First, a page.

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Kwanzaa celebration unites African-American community
African-American students at Ohio University will rock around the kinara tonight, filling Baker University Center Theatre with holiday cheer.
Every year, OU’s Black Student Cultural Programming Board and the Multicultural Center host Pre-Kwanzaa before students head home for the holidays. In years past, the event has attracted guests such as Dr. Maulana Karenga, the founder of Kwanzaa, and Synthia Saint James, who designed the first Kwanzaa U.S. postage stamp.
Tonight, Keith Mayes, four-time author and professor of African-American studies at the University of Minnesota, will speak about the collection of cultural celebrations he calls “black power holidays.”
“Kwanzaa is about representing blacks on the American calendar,” Mayes said. “We can partake in Christmas, but we can also celebrate something we created on our own.”
Launching in the ‘60s as part of the Civil Rights Movement, the weeklong holiday has become not only a celebration of black heritage but also a commemoration of traditional African values. The candles of the kinara represent what Karenga calls “the seven principles of blackness,” also known as Nguzo Saba.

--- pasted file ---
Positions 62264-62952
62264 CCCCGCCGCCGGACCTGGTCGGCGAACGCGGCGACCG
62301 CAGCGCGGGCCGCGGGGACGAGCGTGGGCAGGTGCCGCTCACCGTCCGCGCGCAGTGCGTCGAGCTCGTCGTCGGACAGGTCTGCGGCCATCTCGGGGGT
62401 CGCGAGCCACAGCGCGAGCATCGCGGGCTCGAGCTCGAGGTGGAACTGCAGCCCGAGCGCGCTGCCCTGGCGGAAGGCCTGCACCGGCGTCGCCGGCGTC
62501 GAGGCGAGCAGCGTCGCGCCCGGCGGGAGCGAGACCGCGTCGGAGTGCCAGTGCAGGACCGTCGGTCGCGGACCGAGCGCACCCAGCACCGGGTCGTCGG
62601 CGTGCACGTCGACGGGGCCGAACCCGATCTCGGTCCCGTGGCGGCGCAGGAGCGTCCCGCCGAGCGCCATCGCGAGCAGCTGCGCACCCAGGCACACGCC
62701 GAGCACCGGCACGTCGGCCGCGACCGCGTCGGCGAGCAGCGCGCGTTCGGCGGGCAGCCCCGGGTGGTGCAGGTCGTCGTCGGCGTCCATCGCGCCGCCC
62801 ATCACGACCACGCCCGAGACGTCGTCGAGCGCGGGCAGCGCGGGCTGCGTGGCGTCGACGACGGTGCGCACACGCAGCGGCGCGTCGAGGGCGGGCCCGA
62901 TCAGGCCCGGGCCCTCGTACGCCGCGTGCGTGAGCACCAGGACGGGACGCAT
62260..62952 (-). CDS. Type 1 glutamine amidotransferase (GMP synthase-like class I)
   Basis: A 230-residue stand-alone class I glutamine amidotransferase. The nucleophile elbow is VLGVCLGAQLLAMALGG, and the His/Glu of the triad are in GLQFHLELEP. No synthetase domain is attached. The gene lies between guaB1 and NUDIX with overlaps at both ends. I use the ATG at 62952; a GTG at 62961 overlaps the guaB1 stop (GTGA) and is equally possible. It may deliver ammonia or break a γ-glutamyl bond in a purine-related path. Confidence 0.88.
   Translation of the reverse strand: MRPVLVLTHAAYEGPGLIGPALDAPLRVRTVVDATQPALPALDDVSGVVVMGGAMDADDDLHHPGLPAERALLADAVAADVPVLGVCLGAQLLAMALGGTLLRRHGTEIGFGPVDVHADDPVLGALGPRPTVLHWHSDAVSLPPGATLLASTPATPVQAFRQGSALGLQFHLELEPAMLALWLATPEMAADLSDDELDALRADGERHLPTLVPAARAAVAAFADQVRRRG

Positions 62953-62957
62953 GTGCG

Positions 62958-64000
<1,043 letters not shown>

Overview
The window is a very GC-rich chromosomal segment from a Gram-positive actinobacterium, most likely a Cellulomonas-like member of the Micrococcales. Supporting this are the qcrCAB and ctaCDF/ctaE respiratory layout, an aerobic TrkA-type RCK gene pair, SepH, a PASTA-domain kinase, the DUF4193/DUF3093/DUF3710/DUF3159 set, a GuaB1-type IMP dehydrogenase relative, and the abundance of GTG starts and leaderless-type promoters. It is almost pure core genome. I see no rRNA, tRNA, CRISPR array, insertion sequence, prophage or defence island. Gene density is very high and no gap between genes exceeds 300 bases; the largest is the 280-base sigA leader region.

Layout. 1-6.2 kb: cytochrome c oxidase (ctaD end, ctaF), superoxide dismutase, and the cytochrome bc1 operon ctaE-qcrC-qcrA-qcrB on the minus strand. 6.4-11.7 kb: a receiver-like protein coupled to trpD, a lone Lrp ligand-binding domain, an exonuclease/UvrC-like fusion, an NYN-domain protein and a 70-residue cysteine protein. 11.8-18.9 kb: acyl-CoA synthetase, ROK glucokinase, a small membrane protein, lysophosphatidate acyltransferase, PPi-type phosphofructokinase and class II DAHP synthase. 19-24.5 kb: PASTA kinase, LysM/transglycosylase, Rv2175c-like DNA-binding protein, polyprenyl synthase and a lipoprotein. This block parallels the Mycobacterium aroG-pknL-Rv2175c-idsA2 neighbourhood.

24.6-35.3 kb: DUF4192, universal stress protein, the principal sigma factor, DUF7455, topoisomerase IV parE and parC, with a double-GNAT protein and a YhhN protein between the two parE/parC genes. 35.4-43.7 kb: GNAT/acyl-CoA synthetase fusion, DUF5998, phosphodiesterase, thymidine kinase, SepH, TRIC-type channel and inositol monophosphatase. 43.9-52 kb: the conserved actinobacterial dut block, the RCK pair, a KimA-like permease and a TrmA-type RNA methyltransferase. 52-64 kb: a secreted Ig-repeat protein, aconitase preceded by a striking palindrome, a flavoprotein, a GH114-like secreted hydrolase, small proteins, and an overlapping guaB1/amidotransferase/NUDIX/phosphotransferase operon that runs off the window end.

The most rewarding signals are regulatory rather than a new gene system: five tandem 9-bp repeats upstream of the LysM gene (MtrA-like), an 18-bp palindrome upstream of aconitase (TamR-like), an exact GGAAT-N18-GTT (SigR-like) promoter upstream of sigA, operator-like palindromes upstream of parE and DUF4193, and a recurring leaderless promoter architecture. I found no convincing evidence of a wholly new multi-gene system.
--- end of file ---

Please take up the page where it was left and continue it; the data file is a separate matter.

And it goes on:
“The most important thing about Kwanzaa is the idea of unity,” said Julius Smiley, a sophomore studying Spanish education and BSCPB’s assistant cultural arts director. “We all get to come together to celebrate what we’ve done.”
Unity, self-determination, responsibility, family, purpose and creativity are each represented by candles that will be lit during tonight’s ceremony.
But after nearly half a century, the hype surrounding black power has died down. The African American Cultural Center reported that an estimated 30 million people celebrated Kwanzaa in 2009. Today, the number of Kwanzaa participants barely reaches 2 million, Mayes said.
“It serves a different purpose today than it did generations ago,” he said. “It’s now part of the cornucopia of holiday diversity.”
It has been almost 60 years since Rosa Parks refused to give up her seat on the bus and nearly 50 years since Martin Luther King Jr. delivered his “I Have a Dream” speech in Washington, D.C. Mayes thinks the black community has lost motivation to recognize black power holidays.
“There was more overt adoption of Kwanzaa’s principles when people felt oppressed,” said Winsome Chunnu, assistant director of the Multicultural Center. “But it’s important for students to understand the diversity of the U.S. and it’s the duty of the university to expose them to as many aspects of the world as possible.”